Two important field trips into Texas and the South in 1960 produced a large amount of recorded material, biographical documentation, interviews, and wonderfully candid photographs. These historic trips unearthed both established and unknown blues and folk artists; many of whom went on to become integral parts of the blues revival movement. Chris' plans to document and record traditional rural blues in the South was spawned out of a passion for Lightning Hopkins, to whom he was introduced a year earlier in Houston by Texas folklorist and blues researcher Mack McCormick. McCormick was instrumental in Strachwitz' success in the field: as a schooled folklorist, he provided vital history of Texas and its musicians. The Stratchwitz-McCormick combination's thoroughness and passion for the music and its history created the first of a series of recordings by some of the most important artists of the blues revival. Stratchwitz was like an A&R man from the `20s and `30s; calculating in his method and planning, commercially-driven though scientifically-minded. The brilliant songster Mance Lipscomb was discovered in Navasota, Texas and his vast repertoire of blues, barrelhouse, reels, breakdowns and religious tunes were carefully recorded by Strachwitz and McCormick. Insightful interviews were conducted that exposed Mance's brutal upbringing and his years under the control of a harsh sharecropping system.The first Arhoolie release, Mance Lipscomb's Texas Songster, was a view into the history of a vital American musician. It not only showcased Mance's wonderful playing, but explained the origins of the music as well.

Other important musicians would be discovered and re-discovered by Strachwitz in Texas during his second 1960 trip there accompanied by British blues scholar Paul Oliver and his wife Valerie. Paul and his wife were in the U.S. researching blues musicians through a grant from the British government when they met up with Strachwitz at the Peabody Hotel in Memphis. This group was essentially a research team; carefully planning out strategies from a list Paul had compiled of previously-recorded blues singers. Chris accurately and unobtrusively captured musicians in their own element and Paul Oliver added an element of scholarly diligence and historic knowledge to the projects. Wonderfully original artists such as the lap-steel guitarist B.K. Turner, who originally recorded as `The Black Ace' in the '30s, and Texas pianist-poet Alexander Moore were recorded in depth; doing both familiar and new material. Melvin Lil' Son Jackson, who originally recorded for the Gold Star and Imperial labels, was rediscovered in Dallas, and, although his repertoire was limited, his guitar style and haunting vocals were quite stunning.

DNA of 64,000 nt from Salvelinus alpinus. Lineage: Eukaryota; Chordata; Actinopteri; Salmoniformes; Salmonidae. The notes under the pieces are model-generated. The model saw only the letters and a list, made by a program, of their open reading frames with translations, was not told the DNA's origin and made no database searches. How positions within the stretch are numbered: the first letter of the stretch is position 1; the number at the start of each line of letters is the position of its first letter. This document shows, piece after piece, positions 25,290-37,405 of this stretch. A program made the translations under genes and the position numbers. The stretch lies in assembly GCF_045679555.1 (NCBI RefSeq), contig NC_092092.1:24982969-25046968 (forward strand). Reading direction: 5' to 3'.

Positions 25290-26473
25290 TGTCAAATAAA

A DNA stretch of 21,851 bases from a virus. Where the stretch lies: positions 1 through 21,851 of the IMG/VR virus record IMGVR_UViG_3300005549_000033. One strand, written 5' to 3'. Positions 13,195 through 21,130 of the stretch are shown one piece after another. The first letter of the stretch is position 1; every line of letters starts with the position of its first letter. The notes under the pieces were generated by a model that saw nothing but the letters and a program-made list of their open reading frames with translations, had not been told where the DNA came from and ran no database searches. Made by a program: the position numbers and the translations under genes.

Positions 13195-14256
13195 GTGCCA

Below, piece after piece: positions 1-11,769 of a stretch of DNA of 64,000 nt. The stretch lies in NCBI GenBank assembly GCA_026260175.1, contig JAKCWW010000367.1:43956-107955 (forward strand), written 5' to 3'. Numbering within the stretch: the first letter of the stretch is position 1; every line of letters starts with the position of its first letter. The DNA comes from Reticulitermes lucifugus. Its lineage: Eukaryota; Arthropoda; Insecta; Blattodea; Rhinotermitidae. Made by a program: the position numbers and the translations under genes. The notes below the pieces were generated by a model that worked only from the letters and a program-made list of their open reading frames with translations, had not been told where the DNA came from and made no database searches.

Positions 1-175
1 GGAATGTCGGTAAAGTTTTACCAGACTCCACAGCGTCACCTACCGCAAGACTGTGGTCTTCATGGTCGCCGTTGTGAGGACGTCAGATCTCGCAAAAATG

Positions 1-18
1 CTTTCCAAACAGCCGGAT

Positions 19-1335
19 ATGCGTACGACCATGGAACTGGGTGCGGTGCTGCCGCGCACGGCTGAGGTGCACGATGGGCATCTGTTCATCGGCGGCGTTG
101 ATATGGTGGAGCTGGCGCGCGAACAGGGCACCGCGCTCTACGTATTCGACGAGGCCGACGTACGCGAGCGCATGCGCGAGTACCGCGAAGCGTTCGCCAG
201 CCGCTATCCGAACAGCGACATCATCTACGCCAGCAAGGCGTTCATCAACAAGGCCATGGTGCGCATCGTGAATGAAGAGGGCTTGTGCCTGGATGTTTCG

The Strachwitz-Oliver team did further recordings and research in Mississippi and Louisiana. While in Hollandale, Mississippi, Sam Chatmon - an original member of the Mississippi Sheiks, was recorded doing very honest and poignant themes such as "I Have to Paint My Face" and "God Don't Like Ugly"; songs usually done for a purely black audience. Following a lead from pioneer field researcher Alan Lomax, Strachwitz paid a visit to Fred McDowell in Como, Mississippi. Fred, a wonderfully adept exponent of the Northern Mississippi hill country tradition, was in fine form when Strachwitz recorded his traditional material and personal improvisations between `64 and `65. Fred's brilliant musicianship and wailing vocals were a favorite with the `60s folk audience; his travel in Europe gained him world-wide appreciation and respect. It was Strachwitz' keen insights into song publishing that provided Fred with a little money when the Rolling Stones covered "You Gotta Move" on the Sticky Fingers album. In the same trip, many other unknown musicians such as pianist Jasper Love and Louisiana musicians Butch Cage and Willie Thomas were documented and researched. The result of these early trips in the South is a body of work as important as anything in modern musical history.

Arhoolie went on to record and document blues musicians as far afield as Virginia and as close to home as the Bay Area. Strachwitz continued recording musicians `in the field' as much as possible, but also used recording studios when necessary. Many musicians he worked with became very important players in the blues revival, including: John Jackson, K.C.Douglas, Furry Lewis, Bukka White, Dr.Ross, and Alexander Moore.

Strachwitz accepted other researchers' material on his label as well: Folklorists Harry Oster and George Mitchell contributed seminal collections of field work, photos, and liner notes of terrific artists such as Robert Pete Williams, Joe Callicott, Smoky Babe, Othar Turner, and R.L. Burnside.

Stratchwitz' technique and rapport with artists created honest and often moving performances which captured the essence of the folk-artist. From the appealing, vivid photography of their covers, to the insightful commentary of the liner notes, the Arhoolie records' importance in the history of blues recording and documentation is unparalleled.

Bob Groom, "The Blues Revival," Studio Vista, 1971.
Lawrence Cohn, editor. "Nothing But the Blues," Abbeville Press, 1993.
R.M.Dixon and John Godrich, "Recording the Blues," Stein and Day, 1970.
Paul Oliver, liner notes to Arhoolie CD 374, Black Ace- "The Boss Card in Your Hand."
Mack McCormick, liner notes to Arhoolie CD 306, Mance Lipscomb- "Texas Songster."
Chris Strachwitz, liner notes to Arhoolie CD 432, Various Artists- "I Have to Paint My Face," and Arhoolie CD304, Fred McDowell- "Mississippi Delta Blues."